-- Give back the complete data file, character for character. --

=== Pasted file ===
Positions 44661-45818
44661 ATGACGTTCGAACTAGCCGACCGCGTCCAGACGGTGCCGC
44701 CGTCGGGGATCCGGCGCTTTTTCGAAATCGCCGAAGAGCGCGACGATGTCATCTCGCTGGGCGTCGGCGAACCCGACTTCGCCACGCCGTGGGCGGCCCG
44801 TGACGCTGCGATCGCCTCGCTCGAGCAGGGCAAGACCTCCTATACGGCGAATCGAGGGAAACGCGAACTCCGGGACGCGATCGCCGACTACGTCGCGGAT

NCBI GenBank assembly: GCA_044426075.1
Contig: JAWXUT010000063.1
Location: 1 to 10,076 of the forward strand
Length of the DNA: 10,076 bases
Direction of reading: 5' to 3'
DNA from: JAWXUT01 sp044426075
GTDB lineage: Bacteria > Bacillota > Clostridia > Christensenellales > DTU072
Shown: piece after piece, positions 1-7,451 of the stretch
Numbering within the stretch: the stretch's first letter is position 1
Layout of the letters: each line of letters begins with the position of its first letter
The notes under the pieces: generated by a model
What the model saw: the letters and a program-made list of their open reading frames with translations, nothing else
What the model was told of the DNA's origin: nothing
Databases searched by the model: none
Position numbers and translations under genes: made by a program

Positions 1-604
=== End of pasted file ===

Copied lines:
Positions 44661-45818
44661 ATGACGTTCGAACTAGCCGACCGCGTCCAGACGGTGCCGC
44701 CGTCGGGGATCCGGCGCTTTTTCGAAATCGCCGAAGAGCGCGACGATGTCATCTCGCTGGGCGTCGGCGAACCCGACTTCGCCACGCCGTGGGCGGCCCG
44801 TGACGCTGCGATCGCCTCGCTCGAGCAGGGCAAGACCTCCTATACGGCGAATCGAGGGAAACGCGAACTCCGGGACGCGATCGCCGACTACGTCGCGGAT

NCBI GenBank assembly: GCA_044426075.1
Contig: JAWXUT010000063.1
Location: 1 to 10,076 of the forward strand
Length of the DNA: 10,076 bases
Direction of reading: 5' to 3'
DNA from: JAWXUT01 sp044426075
GTDB lineage: Bacteria > Bacillota > Clostridia > Christensenellales > DTU072
Shown: piece after piece, positions 1-7,451 of the stretch
Numbering within the stretch: the stretch's first letter is position 1
Layout of the letters: each line of letters begins with the position of its first letter
The notes under the pieces: generated by a model
What the model saw: the letters and a program-made list of their open reading frames with translations, nothing else
What the model was told of the DNA's origin: nothing
Databases searched by the model: none
Position numbers and translations under genes: made by a program

Positions 1-604